Confidentiality of Local Elected Officials’ Records

The question frequently comes up whether the personnel privacy statutes apply to elected local government officials. In his book Public Records Law for North Carolina Local Governments, Professor David Lawrence cites that a NC Supreme Court case held that persons applying for the position of sheriff were “applicants for employment” under the county personnel privacy statute. This ruling presumably would apply to other full-time elected officials such as Registers of Deeds.

The ruling does not address part-time elected officials, such as city council members or county commissioners.

However, G.S. 128-21(10), which defines employees for purposes of the Local Government Retirement Systems, excludes “such employees who hold office by popular election as are not required to devote a major portion of their time to the duties of their office.”

There are instances where these part-time elected officials are treated like employees, for example, when income taxes are withheld from any payment they receive or their participation in benefit programs. In these cases, Lawrence says insurance applications and income tax withholding forms “might be protected by the statutes.”

The statutes are not as clear on the above examples as they are in some other matters of public records law. Professor Lawrence relies on his interpretation of several cases, both in and out of NC, to reach his conclusions. Lawrence’s book, your Local Records Analysts, and the folks at the School of Government are all excellent resources for questions about the confidentiality of public records.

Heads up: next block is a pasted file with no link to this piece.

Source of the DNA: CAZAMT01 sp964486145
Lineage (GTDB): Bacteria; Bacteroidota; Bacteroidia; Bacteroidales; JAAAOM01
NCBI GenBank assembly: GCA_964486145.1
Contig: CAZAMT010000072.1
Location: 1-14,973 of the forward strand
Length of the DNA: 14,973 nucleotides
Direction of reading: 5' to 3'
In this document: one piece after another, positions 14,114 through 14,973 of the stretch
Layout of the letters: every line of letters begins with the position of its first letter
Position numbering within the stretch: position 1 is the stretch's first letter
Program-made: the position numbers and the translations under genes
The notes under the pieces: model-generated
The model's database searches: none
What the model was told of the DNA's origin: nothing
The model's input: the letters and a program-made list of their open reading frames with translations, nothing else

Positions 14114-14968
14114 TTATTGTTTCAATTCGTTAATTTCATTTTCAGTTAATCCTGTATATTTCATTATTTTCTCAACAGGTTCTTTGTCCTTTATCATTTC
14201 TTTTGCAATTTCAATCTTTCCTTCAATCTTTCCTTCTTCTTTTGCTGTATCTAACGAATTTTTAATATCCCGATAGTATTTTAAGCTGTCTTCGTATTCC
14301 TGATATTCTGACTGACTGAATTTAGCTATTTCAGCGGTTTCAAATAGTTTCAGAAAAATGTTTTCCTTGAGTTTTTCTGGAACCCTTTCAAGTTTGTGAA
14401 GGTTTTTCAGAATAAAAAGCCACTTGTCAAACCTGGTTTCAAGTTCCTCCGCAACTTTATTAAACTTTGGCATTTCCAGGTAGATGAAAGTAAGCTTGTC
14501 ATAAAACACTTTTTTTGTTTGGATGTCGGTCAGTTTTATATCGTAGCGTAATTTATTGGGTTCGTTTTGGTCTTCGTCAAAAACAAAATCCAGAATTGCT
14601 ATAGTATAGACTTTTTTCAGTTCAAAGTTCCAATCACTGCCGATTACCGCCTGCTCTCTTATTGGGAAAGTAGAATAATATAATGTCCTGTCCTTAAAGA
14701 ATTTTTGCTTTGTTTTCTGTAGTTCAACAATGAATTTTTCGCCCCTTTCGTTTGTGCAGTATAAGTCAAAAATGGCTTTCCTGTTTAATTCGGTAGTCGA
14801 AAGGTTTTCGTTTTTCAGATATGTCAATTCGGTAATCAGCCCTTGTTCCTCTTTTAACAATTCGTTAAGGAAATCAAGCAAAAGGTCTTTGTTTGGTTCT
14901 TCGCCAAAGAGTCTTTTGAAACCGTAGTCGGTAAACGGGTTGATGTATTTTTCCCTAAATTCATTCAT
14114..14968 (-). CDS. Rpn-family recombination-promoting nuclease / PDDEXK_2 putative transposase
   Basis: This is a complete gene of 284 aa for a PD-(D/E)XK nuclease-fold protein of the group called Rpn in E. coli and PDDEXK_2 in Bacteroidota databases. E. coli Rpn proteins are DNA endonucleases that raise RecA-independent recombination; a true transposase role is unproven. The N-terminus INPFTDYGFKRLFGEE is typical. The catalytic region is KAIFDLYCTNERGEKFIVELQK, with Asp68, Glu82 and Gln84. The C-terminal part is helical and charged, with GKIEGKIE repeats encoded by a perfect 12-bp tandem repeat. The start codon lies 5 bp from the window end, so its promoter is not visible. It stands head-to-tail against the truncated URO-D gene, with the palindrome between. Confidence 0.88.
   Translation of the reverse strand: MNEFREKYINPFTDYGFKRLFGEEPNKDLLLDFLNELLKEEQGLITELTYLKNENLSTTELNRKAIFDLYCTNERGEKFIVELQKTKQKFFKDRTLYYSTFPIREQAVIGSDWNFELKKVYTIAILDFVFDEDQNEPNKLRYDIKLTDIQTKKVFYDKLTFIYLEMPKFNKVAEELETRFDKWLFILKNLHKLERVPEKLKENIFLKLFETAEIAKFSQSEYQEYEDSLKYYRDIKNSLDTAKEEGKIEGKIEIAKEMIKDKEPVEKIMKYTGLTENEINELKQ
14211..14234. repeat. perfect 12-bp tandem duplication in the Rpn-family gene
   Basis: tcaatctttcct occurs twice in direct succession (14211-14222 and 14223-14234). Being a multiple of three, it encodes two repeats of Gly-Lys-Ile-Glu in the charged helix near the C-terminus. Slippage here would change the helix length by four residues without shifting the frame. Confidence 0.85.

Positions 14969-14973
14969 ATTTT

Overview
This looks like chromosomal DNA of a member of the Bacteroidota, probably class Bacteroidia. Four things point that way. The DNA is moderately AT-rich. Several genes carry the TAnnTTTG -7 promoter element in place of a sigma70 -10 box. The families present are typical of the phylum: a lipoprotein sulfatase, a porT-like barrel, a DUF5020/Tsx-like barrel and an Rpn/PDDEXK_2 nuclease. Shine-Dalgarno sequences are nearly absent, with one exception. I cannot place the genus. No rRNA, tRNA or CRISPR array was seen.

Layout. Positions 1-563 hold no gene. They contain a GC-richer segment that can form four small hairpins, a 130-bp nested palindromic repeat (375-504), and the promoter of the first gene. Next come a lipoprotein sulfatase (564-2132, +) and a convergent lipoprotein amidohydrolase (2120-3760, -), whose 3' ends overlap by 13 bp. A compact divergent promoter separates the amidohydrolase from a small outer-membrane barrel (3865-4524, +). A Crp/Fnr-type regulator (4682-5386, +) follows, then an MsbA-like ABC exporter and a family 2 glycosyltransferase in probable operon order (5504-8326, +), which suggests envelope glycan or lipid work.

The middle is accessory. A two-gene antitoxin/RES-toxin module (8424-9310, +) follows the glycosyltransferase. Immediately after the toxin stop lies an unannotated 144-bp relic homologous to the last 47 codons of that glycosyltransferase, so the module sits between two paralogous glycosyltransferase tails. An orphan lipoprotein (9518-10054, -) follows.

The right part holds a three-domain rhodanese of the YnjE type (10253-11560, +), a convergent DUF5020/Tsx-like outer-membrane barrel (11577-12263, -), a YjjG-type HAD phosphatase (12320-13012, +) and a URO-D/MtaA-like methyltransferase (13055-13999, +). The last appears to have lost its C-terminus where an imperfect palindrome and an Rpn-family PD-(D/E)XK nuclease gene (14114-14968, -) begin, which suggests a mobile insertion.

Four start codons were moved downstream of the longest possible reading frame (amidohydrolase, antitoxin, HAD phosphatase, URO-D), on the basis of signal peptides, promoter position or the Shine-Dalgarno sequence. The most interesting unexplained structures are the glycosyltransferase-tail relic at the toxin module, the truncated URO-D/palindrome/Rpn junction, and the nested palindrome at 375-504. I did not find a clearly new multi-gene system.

Another question that comes up is whether or not elected officials’ home phone numbers or home addresses are open for public inspection. There is no statute that makes this information confidential. In the case of local government employees, this information usually resides in their personnel files and is made confidential by the personnel privacy statutes. Except for cases such as tax withholding records and insurance records, these elected officials are not treated as employees and are not subject to the personnel privacy statutes.

What about the correspondence of elected officials? The definition in G.S. 132.1-1(a) applies here: no matter what format the record is in, if it was made or received “in the transaction of public business,” then it is a public record. So any correspondence with town staff or officials concerning town business would be open for public inspection (of course, the council member is keeping open meetings law in mind when communicating with other council members). Correspondence with constituents about municipal services or business would likewise be a public record.   Of course, an elected official can correspond with a constituent about personal matters or political party and campaign issues. Correspondence of that sort is likely personal in nature and not subject to public records law.

Frequently, elected officials may correspond with political party officials or elected officials in other towns about party business. Since correspondence of this type is not part of their job duties, these records would not be open for public inspection. As with other public records, it does not matter if the record was created with a personal device or a government provided computer or phone; nor if it was created with a government email account or personal account. Of course, any confidentiality statutes are still applicable, for example, certain economic development records or attorney-client privilege.

Since the emails of elected officials are records often requested by the public and the media, it is very important that those officials keep their work and personal emails in separate folders to make fulfilling these requests easier.

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  1. Pingback: FAQ: Are they personnel? « The G.S. 132 Files

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